Ruhollah Mousavi, the name translates as “inspired of God”, was born in the Iranian village of Khomein, on September 24, 1902. Born into a family of Shi’ite religious scholars, Mousavi was raised by his mother and aunt after his father was murdered while the boy was still an infant. The mother and the aunt died in a cholera outbreak when he was 16. After that, the boy was raised by his brother, Seyed Mourteza.
The family claimed to be directly descended from Muhammad, and both brothers were avid religious scholars, attaining the status of Ayatollah: Shi’ite scholars of the highest knowledge.
As King of Persia (Iran) since the 1920s, Rezā Shāh Pahlavi weakened the powers of religious leaders and pushed for a more secularized country. Pahlavi’s reign was largely a force for modernization, but was often despotic, and failure to modernize a large peasant population did much to pave the way for Iranian Revolution.
Mohammad Reza Pahlavi came to power in 1941, following the Commonwealth/Soviet invasion of the Empire of Iran which forced the abdication of his father.
The years following WW2 saw a “growing nationalist mobilization against foreign domination” across the Middle East. In Iran, increasingly politicized Shiʿite “Islamic Fundamentalist” sentiment took the form of the Fadā’iyān-e Islam, literally “Self-Sacrificers of Islam”, an activist organization founded by theology student Navvab Safavi and dedicated to “purifying” Islam through the assassinations of leading intellectual and political leaders.
Prime Minister Haj Ali Razmara was assassinated by Fadā’iyān-e Islam radicals in 1951, the organization’s spiritual leader Ayatollah Abol-Qassem Kashani becoming Speaker of the National Parliament.
In the early ’50’s, secular Prime Minister Mohammad Mosaddegh enjoyed an alliance of convenience with the hard-liner Kashani, mentor to the future Ayatollah Khomeini, at the same time seeking to blunt the political power of the Shah, believing that the Persian King should “reign, but not rule” in the manner of the constitutional monarchies of Europe.
In 1901, Mozzafar al-Din Shah Qajar, King of Persia, granted a 60-year petroleum search concession to British investor William Knox D’Arcy for £20,000, equivalent to $166 million in 2016. By the WW2 period, support was building for state control of foreign-owned oil assets, many believing such policies to be the way forward to greater wealth and self-determination. Mossadegh attempted to negotiate a 50/50 split of oil profits, but the British controlled Anglo-Iranian Oil Company (AIOC) balked.
Contrary to the American position at that time, the UK government began plans to undermine and overthrow the Iranian government.
AIOC refusal to submit to audit of its books led to the “Nationalization Crisis” of 1951, and the near-unanimous vote in the majlis to nationalize Iranian oil assets. Foreign oil executives were expelled from the country, the British government enforcing an Iranian oil embargo while Prime Minister Mossadegh talked of a “cruel and imperialistic country” stealing from a “needy and naked people.”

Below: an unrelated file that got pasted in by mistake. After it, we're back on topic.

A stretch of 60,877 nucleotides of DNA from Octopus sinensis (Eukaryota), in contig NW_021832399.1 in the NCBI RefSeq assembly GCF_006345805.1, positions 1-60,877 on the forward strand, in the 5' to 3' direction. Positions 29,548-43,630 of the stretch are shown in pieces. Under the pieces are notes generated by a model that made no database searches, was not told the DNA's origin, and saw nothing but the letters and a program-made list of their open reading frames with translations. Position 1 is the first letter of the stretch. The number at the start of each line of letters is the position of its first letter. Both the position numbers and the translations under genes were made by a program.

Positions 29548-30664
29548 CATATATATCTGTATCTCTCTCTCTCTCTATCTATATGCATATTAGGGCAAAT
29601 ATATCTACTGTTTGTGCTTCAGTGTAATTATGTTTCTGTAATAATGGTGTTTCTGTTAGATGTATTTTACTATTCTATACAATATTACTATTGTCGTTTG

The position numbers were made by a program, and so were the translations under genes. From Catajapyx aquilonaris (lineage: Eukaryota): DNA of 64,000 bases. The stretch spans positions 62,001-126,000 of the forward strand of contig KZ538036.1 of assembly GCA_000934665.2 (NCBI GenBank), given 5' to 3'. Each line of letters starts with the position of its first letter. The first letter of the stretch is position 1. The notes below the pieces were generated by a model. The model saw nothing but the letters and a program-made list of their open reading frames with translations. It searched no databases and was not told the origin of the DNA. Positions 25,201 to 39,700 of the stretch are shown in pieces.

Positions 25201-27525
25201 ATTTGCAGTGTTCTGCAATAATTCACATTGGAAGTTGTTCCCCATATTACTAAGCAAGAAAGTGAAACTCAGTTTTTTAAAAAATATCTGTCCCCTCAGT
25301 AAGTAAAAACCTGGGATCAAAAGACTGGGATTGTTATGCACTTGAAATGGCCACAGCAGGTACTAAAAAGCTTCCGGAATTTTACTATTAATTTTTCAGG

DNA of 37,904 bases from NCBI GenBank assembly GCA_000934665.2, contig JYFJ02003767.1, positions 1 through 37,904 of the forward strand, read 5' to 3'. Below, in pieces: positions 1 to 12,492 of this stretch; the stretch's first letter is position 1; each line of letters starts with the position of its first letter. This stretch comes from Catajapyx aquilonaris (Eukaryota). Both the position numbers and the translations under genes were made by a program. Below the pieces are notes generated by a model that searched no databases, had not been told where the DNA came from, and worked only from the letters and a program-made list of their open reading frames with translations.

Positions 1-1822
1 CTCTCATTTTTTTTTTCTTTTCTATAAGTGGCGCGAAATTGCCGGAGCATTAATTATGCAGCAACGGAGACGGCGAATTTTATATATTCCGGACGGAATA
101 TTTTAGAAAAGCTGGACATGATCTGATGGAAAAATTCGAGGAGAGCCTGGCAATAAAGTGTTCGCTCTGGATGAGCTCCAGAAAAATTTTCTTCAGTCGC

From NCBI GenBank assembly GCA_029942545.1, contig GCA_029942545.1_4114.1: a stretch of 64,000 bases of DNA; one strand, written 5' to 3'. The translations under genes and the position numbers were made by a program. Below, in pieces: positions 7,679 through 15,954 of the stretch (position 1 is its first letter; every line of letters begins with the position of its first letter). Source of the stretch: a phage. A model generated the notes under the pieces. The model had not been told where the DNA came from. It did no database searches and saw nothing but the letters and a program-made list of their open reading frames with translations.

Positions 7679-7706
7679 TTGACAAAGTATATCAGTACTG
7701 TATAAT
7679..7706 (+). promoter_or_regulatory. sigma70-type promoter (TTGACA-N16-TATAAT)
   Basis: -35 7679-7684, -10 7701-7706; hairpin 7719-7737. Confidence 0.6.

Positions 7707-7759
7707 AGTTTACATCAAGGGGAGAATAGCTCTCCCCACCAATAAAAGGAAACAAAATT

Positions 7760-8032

With the United States fighting a war in Korea, the American government was deeply entrenched in a cold war mindset. Mossadegh had lost the support of Islamist hardliners by this time, for his failure to move the nation toward sharia-based theocratic government.
The communist-supporting Tudeh party began to infiltrate the Iranian military, persuading American Secretary of State John Foster Dulles that the Iranian government was “falling” to the Soviet Union.
Before long, economic and political isolation severely weakened the Mossadegh government, as the American government switched sides on the question of Iranian overthrow. Two UK/US-backed coup attempts followed in 1953, along with the temporary expulsion of the Shah. The government was done for good that August. Mohammad Mossadegh was sentenced to death but the sentence was never carried out. He spent the rest of his life under house arrest and died in Tehran, in 1967.
Ayatollah Khomeini had formed very different views by this time from those of his teachers, concerning the separation of church and state. Khomeini dedicated himself to teaching, cultivating a group of dedicated students who would one day become his staunchest supporters. By the time of JFK’s election to the Presidency, Shi’ite Iranians regarded Khomeini as “Marja-e Taqlid”. A person to be imitated.
Khomeini gained prominence in 1962, opposing a law which would remove the requirement that elected officials be sworn in on the Qu’ran. In 1963, he gave a speech suggesting the Shah could leave if he didn’t like the political direction of the country, a speech which earned him a stay in prison.